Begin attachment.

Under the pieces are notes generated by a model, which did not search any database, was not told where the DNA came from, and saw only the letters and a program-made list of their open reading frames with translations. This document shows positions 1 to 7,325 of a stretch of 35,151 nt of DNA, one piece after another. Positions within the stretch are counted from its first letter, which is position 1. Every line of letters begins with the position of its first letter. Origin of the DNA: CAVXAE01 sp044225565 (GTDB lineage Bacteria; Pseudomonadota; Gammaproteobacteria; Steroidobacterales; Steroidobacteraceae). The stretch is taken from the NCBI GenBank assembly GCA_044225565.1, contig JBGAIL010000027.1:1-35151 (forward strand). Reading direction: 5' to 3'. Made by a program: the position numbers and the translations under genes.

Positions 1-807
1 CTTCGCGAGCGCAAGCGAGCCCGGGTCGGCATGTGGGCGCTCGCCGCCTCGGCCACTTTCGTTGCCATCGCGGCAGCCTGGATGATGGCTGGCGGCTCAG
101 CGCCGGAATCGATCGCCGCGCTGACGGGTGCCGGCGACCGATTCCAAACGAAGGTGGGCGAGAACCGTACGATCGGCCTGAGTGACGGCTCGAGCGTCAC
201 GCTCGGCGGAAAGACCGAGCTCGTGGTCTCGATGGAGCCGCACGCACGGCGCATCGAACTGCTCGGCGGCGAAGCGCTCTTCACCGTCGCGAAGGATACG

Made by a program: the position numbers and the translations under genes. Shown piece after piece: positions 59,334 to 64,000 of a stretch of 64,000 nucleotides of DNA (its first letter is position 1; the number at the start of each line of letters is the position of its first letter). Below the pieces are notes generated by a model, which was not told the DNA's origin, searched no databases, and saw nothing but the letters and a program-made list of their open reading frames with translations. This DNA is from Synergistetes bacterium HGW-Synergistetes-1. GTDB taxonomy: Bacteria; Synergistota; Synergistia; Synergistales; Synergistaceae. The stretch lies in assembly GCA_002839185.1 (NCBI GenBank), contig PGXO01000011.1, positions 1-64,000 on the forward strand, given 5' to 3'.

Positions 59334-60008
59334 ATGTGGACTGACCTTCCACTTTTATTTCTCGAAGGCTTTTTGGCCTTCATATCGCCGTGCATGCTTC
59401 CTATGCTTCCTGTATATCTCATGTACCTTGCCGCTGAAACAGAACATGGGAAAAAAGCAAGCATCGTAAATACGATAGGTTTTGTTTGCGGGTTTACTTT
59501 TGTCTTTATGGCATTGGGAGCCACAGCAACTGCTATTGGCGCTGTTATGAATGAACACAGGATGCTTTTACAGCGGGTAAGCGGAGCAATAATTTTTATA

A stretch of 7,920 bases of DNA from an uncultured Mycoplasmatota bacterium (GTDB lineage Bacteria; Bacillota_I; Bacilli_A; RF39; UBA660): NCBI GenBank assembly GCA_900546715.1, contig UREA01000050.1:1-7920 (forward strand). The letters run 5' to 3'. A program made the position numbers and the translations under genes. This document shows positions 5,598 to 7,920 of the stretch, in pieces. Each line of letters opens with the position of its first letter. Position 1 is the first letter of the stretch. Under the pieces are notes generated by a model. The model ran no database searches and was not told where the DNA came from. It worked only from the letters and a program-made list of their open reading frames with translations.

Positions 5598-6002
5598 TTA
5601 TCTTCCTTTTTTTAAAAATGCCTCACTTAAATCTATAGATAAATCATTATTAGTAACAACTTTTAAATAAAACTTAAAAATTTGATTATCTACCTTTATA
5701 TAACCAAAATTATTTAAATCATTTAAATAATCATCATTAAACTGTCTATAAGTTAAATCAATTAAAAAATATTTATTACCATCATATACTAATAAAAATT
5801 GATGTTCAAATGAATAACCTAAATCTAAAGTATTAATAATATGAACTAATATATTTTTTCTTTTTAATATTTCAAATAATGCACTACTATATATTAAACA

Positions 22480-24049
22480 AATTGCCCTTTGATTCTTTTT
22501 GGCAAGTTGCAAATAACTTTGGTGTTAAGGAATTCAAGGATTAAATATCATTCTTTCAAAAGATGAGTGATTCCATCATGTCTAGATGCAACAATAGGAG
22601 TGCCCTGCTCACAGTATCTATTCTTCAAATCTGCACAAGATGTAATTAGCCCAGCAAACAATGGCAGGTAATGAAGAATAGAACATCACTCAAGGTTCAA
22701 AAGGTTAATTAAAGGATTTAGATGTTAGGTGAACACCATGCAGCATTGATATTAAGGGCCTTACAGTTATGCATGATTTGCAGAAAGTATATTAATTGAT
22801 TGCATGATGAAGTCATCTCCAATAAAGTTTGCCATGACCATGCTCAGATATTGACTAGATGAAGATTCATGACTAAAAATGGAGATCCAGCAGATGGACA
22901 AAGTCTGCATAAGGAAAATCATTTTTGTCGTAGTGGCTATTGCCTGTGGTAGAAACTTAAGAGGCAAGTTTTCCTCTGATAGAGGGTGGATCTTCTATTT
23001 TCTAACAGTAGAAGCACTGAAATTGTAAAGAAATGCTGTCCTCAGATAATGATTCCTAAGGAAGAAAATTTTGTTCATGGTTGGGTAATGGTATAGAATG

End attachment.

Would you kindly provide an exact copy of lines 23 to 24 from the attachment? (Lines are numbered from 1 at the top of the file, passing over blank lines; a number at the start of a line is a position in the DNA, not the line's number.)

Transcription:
22901 AAGTCTGCATAAGGAAAATCATTTTTGTCGTAGTGGCTATTGCCTGTGGTAGAAACTTAAGAGGCAAGTTTTCCTCTGATAGAGGGTGGATCTTCTATTT
23001 TCTAACAGTAGAAGCACTGAAATTGTAAAGAAATGCTGTCCTCAGATAATGATTCCTAAGGAAGAAAATTTTGTTCATGGTTGGGTAATGGTATAGAATG